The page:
Whoever wrote Culture Minister Fiona Hyslop’s keynote speech for today’s “Where now for Scottish Broadcasting?” gathering in Glasgow got the topic trinity right – what will be the respective contributions of the longed-for Scottish Digital Network, the existing broadcasters and the public agencies in addressing the cultural, democratic and economic deficit that characterises the existing state of affairs. Addressing those themes the Minister made much of the Scottish Creative Industries Partnership (SCIP) which she and no doubt every one else in the room feverently hopes will bring a much needed joined-up approach to the broadcasting and creative industries nexus. Ms Hyslop was however noticeably less keen to pick up the gauntlet laid down by Blair Jenkins when he set out his vision for the future network’s role in Scottish life. In a speech redolent of Jeremy Issac’s famous 1979 McTaggart lecture (widely seen at the time as a job application to head up Channel 4 – in his case the pitch worked) Jenkins raised spirits with talk of how Scottish broadcasting had moved on from the ‘spiral of decline’ of just three years ago and was poised to enter a new future, one however that still had to be fought for as ‘nothing in life happens if you just cross your fingers and wait’.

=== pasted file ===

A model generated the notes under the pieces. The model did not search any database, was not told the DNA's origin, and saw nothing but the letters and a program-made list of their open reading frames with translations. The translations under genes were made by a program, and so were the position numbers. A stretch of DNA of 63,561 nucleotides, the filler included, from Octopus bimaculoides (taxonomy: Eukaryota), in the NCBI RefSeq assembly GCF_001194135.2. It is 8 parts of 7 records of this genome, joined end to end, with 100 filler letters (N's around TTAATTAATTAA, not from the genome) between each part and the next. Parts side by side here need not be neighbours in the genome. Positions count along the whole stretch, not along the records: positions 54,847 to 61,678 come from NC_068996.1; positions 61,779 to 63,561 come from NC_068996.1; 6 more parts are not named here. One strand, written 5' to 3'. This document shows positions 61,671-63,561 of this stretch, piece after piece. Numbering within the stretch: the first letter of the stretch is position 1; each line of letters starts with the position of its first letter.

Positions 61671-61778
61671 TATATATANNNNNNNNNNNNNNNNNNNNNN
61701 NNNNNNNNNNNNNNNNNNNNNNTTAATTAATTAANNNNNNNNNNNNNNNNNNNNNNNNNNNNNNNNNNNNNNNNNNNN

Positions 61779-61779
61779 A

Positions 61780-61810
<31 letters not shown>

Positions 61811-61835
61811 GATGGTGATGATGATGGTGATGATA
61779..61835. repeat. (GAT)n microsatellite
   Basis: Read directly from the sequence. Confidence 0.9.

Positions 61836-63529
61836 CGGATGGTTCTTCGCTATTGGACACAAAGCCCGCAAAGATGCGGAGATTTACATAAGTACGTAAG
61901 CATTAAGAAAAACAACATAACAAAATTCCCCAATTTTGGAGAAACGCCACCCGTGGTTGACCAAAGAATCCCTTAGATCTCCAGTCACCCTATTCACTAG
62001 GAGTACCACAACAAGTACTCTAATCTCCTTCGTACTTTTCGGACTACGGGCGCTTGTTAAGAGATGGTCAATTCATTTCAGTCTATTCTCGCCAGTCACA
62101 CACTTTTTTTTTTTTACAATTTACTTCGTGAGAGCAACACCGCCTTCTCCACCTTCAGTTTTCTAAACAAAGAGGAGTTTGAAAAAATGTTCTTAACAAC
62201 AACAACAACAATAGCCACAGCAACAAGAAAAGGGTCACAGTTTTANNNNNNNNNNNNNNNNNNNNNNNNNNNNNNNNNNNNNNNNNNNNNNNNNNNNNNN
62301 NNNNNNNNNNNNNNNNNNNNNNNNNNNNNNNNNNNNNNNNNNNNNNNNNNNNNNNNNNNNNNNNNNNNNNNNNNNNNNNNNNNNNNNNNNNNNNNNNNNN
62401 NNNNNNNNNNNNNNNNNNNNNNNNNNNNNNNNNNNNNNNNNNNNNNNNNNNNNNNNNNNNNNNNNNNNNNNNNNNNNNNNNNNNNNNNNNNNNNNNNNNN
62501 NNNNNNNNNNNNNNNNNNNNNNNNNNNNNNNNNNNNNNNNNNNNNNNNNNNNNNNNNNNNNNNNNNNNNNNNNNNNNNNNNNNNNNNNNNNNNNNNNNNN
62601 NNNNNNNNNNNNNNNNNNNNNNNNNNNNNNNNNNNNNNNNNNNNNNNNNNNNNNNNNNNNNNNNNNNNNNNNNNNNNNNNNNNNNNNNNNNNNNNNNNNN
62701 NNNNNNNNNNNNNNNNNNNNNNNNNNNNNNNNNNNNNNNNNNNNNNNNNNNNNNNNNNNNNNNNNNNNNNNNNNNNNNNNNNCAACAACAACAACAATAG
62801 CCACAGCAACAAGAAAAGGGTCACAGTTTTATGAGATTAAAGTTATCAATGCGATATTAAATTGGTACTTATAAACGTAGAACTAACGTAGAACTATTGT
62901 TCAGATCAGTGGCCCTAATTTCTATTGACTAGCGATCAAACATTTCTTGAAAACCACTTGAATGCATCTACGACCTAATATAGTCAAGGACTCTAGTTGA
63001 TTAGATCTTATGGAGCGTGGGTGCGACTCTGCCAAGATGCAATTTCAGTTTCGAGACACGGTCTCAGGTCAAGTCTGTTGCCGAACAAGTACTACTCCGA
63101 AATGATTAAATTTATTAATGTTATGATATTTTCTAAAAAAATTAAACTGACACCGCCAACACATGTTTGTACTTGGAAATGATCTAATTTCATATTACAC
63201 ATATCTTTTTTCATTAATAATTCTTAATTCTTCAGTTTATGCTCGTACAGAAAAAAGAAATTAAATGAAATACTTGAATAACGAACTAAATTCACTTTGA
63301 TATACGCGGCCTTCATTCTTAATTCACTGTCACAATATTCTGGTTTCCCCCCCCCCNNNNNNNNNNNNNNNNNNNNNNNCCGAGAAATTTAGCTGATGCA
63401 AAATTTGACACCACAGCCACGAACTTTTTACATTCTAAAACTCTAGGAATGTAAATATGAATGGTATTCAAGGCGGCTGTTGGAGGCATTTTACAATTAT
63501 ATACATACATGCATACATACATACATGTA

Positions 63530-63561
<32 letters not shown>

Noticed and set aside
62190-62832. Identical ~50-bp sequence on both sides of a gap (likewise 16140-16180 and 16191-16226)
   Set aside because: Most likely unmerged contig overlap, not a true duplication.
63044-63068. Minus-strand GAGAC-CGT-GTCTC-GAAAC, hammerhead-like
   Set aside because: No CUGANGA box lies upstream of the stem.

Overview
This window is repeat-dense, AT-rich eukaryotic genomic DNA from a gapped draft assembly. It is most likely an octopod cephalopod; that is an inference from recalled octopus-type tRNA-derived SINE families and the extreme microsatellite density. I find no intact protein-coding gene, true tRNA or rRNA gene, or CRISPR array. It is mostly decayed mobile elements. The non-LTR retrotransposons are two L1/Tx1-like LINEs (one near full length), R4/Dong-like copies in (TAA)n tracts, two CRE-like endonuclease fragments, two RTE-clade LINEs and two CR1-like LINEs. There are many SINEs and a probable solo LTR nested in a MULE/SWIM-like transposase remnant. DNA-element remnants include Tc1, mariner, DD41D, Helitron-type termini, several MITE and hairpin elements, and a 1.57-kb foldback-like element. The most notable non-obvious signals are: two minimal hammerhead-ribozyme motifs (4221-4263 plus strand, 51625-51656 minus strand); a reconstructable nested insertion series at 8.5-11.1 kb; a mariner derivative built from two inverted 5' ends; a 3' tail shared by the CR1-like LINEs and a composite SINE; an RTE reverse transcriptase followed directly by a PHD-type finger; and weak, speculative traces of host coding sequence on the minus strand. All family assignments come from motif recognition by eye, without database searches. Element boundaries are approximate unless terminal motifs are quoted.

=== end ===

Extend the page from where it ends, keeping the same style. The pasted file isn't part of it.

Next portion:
Envisaging a service which would offer audiences the full spectrum of programme genres, provide new opportunities for programme makers and address social inclusion and the ‘digital deficit’, Jenkins reminded the gathering that our Parliament had unanimously endorsed the recommendations of the Scottish Broadcasting Commission report over a year ago but that “consensus in Scottish politics is a rare thing and shouldnt be squandered”.
The choice of funding model – taking a slice of the proceeds from auctioning off released spectrum or top-slicing the BBC Licence fee – was up to Government but regardless of the route (the former being his clear preference) the commitment to fund a new service needed to be fought for and that was the implicit challenge to Fiona Hyslop. Sadly it was one she wasnt prepared to take up, arguing (somewhat confusingly) that rather than argue over how the funding cake might in future be sliced up we should look to the growth of the Creative Industries as an economic goal and avoid too much emphasis on the cultural justification for public investment in a new broadcaster. This rather avoided the issue at hand, since the extra demand which a new channel could inject into the production sector and its wider creative industries supply chain can only be created by public investment in setting it up and a sustainable revenue model – precisely what Jenkins was calling on all present to sign up to. With advertising and subscription both effectively ruled out the only options left are the ones he set out which leaves the Scottish Government facing the question – will you vigorously pursue Westminster for a commitment to a Scottish Network, and the means to fund it, or not?
Jenkins is convinced that such a commitment could be secured in this election year and the new channel launched in 2012. He could be right but it will take a concerted effort by not just the Culture Minister but a cross party coalition to keep such a prospect high up the political agenda. Judging by the evidence of today’s event, Blair may have raised the standard but the clans have yet to gather…